Apple doesn't openly tell the media or the public what it is working on, but in an email exchange with a fan, CEO Tim Cook announced that Apple will soon offer Italian language support for Siri, the company's AI personal assistant exclusive to the iPhone 4S.

The news was originally posted on, an Italian blog about Apple and Apple-related news. A fan and user named Michele had written an email directly to Cook on March 8, wondering why Siri has not been able to speak Italian, despite the technology being publicly available for more than six months. Michele also complained that Italy is no longer in the group of 'first day' of a product launch.

I wonder why you do not like Italy, I think we are good customers for you but [you] do not relish this, Michele wrote (in translated Italian).

Cook responded the next day with a brief email reply, informing Michele of the good news.

I love Italy, Cook wrote. We will support Italian in SIRI this year. Tim

Two days prior to his email to Michele, Cook announced to a packed auditorium in the Yerba Buena Center for the Arts in San Francisco that Siri would support Japanese-speaking users starting on March 7 in the iOS 5.1 update, which also fixed other minor bugs and added new iPad features. Siri now currently supports six languages, including English, British English, Australian English, German, French and Japanese.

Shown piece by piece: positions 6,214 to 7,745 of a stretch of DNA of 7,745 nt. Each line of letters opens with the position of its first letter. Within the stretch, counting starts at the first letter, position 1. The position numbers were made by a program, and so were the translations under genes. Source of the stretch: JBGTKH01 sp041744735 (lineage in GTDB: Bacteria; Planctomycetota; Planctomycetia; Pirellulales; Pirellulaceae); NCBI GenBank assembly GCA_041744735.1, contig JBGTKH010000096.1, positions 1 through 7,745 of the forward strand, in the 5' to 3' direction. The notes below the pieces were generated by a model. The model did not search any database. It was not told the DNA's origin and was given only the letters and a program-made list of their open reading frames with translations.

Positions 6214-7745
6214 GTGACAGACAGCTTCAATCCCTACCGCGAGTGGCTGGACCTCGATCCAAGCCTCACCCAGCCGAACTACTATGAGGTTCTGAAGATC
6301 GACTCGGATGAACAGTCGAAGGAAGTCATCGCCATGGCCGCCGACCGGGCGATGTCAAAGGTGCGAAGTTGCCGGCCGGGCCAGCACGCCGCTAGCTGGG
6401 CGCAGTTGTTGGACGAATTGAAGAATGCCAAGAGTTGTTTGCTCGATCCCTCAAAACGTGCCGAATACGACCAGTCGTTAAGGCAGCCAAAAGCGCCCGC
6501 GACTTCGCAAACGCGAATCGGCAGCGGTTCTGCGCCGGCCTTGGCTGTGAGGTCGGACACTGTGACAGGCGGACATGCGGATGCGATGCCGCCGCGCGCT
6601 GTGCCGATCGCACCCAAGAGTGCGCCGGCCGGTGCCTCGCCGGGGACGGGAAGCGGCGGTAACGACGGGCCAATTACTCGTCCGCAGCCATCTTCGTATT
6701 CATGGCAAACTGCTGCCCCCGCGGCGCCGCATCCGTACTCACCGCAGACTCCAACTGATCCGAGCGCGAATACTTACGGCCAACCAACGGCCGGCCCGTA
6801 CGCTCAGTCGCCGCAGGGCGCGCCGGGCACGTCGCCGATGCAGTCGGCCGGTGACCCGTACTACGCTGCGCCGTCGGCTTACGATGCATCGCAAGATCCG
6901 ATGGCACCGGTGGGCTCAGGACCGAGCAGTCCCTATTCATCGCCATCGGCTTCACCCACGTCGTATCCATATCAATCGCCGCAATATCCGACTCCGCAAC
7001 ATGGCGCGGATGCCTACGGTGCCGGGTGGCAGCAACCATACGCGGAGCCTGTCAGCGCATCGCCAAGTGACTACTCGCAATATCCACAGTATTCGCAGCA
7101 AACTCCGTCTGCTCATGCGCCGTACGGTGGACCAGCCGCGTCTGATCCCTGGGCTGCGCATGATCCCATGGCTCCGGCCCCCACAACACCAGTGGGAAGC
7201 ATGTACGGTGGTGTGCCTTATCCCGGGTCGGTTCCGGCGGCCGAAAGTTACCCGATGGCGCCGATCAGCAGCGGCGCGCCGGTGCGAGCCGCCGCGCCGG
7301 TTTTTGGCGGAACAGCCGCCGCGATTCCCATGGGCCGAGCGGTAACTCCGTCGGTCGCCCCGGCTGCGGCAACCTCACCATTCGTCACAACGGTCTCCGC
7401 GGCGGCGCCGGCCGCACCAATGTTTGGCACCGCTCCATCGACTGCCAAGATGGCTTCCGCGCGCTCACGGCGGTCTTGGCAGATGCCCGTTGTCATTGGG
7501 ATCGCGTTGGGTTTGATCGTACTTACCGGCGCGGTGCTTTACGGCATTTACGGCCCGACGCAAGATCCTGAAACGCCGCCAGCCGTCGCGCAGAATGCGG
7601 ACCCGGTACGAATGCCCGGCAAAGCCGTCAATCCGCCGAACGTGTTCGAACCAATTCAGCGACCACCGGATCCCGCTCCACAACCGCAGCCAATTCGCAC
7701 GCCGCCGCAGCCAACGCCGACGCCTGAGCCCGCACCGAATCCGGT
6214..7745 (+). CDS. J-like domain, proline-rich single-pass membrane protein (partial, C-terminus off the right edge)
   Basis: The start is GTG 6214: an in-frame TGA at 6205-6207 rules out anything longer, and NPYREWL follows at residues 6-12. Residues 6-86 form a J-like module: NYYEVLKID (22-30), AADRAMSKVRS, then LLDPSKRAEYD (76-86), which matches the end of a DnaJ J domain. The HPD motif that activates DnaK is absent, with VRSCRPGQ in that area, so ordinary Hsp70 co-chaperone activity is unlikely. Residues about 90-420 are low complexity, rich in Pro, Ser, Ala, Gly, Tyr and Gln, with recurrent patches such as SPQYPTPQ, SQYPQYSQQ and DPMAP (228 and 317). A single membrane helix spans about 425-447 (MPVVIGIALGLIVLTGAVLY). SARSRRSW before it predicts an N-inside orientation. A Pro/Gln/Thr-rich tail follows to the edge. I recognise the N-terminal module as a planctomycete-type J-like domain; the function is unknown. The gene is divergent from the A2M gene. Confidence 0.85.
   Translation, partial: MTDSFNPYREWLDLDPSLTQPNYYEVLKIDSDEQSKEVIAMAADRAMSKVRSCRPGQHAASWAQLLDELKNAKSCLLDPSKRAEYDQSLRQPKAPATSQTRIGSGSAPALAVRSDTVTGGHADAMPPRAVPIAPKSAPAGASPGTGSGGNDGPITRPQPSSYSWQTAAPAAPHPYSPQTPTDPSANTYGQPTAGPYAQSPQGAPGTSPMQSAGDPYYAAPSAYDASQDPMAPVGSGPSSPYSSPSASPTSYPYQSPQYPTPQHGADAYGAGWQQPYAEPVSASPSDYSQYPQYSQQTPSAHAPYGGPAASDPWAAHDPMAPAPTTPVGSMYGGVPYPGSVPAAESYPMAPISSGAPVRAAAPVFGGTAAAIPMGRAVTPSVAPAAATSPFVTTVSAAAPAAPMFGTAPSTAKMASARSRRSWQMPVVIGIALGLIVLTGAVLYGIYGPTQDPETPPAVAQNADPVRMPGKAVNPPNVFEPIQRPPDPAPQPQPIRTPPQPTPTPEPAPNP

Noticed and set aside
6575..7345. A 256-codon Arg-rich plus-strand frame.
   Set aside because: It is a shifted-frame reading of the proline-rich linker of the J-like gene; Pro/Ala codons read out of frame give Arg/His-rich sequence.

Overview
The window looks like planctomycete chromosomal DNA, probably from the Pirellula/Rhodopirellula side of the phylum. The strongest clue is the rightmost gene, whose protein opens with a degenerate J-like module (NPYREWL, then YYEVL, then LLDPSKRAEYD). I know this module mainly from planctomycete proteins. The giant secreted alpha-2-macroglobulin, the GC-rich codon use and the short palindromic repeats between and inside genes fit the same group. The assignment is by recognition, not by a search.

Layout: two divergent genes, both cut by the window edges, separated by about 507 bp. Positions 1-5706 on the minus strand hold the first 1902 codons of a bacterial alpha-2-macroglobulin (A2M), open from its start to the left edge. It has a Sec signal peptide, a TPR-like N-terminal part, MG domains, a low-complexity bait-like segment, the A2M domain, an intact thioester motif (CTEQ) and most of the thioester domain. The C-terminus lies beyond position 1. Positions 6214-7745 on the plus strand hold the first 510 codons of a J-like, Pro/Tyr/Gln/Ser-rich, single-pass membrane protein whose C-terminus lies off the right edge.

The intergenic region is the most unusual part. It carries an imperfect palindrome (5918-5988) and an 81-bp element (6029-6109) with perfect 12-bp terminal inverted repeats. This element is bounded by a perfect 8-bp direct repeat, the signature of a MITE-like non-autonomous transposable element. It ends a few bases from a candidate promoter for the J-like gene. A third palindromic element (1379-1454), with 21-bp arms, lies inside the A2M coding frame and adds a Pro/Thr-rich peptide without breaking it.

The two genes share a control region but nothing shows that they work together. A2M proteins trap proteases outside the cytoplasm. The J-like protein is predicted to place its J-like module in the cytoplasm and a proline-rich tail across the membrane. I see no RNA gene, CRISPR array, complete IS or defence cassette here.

Apple plans to support Chinese, Spanish, and Korean languages sometime in 2012, according to the company's website.

Siri, which drove sales of the iPhone 4S to make it Apple's bestselling and most popular smartphone ever, can write and send texts and e-mails, make calls, schedule meetings and reminders, play music, surf the Web, and answer complicated and context-sensitive questions. Many hoped that Apple would announce Siri on the iPad at its March 7 event, but alas, the technology will remain on the iPhone for now.

Siri was originally an iPhone application, which similarly understood conversations with its user to provide accurate answers. The app originally a spinoff of a project co-developed by SRI Ventures and the Department of Defense's innovation arm called DARPA, or the Defense Advanced Research Projects Agency. The project was called CALO, which stood for Cognitive Assistant that Learns and Organizes, and it was the largest artificial intelligence project in U.S. history, with DARPA investing $150 million into CALO over five years. 

The project later raised $24 million in two rounds of funding, led by Menlo Ventures and Morgenthaler Ventures, and was launched as an iPhone app on Feb. 4, 2010. Apple quietly bought the app two months later for an undisclosed sum.

Apple has started a whole new paradigm with real AI... for the benefit of people, said Norman Winarsky, VP of SRI Ventures and the original co-founder of Siri. I think it's a great achievement of Steve Jobs and all of Apple.